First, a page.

This left about 70,000 women who reported having at least one pregnancy lasting 6 months or more, either at baseline or during the study period. Of these women, more than 3,200 received a laparoscopically confirmed endometriosis diagnosis during the follow-up period.
The researchers found that, overall, breastfeeding was protective for the risk of endometriosis, with a linear trend P-value of less than .0001, meaning that women who had breastfed for a longer total duration across all pregnancies were less likely to receive a diagnosis of endometriosis.
“Among women who have never had endometriosis, the risk of a future diagnosis of endometriosis was lower for women who were breastfeeding,” said Stacey Missmer, ScD, the study’s senior author and a professor of obstetrics and gynecology at Michigan State University in Grand Rapids.
Using a statistical technique called mediation analysis, the researchers looked beyond the association between breastfeeding and amenorrhea and were able to quantify how much of that association could be attributed specifically to postpartum amenorrhea.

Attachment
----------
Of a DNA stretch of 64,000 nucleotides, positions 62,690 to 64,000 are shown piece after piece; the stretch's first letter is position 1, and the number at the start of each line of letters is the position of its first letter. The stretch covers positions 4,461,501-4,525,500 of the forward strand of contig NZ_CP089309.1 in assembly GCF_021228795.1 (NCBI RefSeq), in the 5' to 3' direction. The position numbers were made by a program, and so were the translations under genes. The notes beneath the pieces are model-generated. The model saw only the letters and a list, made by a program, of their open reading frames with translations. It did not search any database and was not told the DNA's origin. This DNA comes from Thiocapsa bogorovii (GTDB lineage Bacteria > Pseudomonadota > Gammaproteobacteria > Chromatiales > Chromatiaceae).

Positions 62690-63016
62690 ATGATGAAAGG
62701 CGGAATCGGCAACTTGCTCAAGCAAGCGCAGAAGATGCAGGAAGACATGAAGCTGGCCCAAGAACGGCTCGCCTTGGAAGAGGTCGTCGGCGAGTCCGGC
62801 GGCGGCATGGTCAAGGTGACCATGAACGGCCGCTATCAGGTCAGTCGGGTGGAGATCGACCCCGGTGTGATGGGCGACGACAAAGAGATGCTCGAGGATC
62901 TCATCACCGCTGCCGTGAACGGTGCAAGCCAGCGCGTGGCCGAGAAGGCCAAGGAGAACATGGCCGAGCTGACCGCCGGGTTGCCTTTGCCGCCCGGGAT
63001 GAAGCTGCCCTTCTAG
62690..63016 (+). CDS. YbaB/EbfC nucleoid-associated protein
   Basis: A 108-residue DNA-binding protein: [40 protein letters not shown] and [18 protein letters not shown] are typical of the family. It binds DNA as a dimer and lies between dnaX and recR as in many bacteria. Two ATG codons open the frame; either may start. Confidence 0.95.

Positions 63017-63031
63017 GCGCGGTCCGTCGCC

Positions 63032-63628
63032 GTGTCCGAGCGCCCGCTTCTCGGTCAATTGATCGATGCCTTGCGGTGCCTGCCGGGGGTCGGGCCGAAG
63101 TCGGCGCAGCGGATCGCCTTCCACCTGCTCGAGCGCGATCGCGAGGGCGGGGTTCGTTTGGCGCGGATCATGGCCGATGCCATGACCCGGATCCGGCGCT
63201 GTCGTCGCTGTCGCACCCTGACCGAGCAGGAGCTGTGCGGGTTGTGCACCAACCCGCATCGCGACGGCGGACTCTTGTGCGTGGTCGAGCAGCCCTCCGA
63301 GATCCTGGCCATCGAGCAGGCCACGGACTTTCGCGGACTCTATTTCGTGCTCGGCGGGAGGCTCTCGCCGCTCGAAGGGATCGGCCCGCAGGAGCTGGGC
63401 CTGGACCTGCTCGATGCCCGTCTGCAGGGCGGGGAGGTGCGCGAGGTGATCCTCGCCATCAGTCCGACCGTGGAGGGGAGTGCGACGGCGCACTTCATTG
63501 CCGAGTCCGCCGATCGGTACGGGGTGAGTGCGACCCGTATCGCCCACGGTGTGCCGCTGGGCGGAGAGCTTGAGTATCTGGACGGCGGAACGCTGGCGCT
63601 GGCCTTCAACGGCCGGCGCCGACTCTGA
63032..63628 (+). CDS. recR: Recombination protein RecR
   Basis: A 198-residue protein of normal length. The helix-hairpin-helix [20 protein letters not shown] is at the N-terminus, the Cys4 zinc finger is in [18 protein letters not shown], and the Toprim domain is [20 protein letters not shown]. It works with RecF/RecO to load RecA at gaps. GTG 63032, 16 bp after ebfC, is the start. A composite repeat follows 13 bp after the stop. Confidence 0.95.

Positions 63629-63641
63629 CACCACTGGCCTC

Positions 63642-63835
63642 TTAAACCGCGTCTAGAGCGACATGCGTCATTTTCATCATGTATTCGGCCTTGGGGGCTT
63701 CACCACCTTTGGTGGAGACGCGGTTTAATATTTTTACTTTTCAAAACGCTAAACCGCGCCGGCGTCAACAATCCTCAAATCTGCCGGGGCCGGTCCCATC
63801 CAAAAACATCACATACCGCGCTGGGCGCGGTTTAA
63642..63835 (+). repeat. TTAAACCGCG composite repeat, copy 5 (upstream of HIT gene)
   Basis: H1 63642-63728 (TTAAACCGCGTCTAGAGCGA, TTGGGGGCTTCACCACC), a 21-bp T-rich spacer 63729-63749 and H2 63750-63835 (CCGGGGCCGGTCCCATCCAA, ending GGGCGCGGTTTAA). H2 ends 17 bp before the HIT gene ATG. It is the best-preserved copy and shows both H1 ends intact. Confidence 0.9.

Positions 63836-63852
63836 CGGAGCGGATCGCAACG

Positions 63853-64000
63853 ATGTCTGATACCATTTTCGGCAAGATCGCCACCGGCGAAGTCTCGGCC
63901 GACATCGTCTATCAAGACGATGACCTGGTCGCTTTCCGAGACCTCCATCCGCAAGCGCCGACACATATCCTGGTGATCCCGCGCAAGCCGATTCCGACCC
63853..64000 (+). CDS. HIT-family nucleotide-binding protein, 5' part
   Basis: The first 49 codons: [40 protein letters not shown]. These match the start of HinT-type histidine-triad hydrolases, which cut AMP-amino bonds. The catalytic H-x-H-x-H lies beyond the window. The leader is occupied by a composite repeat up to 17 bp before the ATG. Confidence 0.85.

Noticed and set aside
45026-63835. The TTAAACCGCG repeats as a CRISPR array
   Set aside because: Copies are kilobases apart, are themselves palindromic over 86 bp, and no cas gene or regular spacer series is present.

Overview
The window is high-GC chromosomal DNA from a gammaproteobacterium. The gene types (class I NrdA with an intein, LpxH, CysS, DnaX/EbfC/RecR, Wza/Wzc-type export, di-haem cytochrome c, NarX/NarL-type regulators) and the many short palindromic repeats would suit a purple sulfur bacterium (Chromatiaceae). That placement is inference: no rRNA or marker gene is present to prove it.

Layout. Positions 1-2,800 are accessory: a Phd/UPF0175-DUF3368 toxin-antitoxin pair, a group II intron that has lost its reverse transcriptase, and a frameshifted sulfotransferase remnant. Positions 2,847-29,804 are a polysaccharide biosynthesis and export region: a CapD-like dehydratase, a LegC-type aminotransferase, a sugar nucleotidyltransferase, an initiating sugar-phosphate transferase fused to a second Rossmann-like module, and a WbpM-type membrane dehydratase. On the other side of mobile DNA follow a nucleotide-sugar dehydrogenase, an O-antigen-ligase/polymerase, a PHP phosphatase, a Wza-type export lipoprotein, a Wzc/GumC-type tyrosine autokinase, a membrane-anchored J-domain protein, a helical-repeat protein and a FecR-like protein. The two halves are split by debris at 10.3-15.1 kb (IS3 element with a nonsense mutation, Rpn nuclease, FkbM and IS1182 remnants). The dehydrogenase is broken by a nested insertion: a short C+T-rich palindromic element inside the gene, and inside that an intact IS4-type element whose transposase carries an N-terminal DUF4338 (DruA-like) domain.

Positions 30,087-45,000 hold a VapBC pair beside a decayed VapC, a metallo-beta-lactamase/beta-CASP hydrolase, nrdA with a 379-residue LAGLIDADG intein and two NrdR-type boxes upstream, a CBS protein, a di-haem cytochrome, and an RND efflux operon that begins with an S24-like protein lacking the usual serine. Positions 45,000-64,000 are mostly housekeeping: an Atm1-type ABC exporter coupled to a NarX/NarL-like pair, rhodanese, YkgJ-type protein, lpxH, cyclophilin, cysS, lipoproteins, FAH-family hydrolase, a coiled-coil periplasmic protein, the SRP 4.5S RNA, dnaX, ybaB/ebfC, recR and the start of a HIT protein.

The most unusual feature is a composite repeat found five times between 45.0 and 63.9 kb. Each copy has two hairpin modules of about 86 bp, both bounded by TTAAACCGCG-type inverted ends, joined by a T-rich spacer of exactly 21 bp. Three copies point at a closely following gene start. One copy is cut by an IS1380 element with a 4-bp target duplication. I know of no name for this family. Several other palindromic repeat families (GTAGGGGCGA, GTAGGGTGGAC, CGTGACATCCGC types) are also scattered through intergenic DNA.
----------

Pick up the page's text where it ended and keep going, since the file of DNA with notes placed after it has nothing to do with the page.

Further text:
They found that longer duration of postpartum amenorrhea had a greater risk-reduction effect. For women who breastfed for 18 months or more, the relative risk for endometriosis diagnosis was 0.58, compared with women who breastfed less than 1 month or not at all. The effect diminished with shorter durations.
Nearly one-third of the protective effect of breastfeeding could be attributed to amenorrhea specifically, according to the mediation analysis. However, among women who breastfed exclusively, amenorrhea contributed a full 50% of the effect.
The independent risk reduction seen with longer amenorrhea duration might be attributable to higher circulating oxytocin levels, as well as inhibition of estrogen and the other hormones associated with ovulation, Dr. Farland suggested.
It is important that the study only included women with laparoscopically confirmed endometriosis, according to Dr. Missmer.
The lack of a noninvasive biomarker affects who gets diagnosed and how long it takes to get diagnosed because symptoms have to reach a certain threshold before a surgical diagnosis is sought, she said. Since the hormonal changes of lactation are complex and have effects across many aspects of physical mental functioning, “it may be that breastfeeding adequately suppresses pain symptoms such that women are managing well enough that they would never come in for a surgical diagnosis,” Dr. Missmer said.
While amenorrhea accounted for some of the relationship between breastfeeding and endometriosis, it didn’t explain all of it, Dr. Missmer said.
The bottom line for clinicians is that attempting breastfeeding is “best for women’s health in general” and may have specific benefits in reducing the symptoms of pelvic pain and future endometriosis risk, Dr. Missmer said.
The analysis was funded by the National Institutes of Health.
Kari Oakes is a writer for Ob.Gyn. News.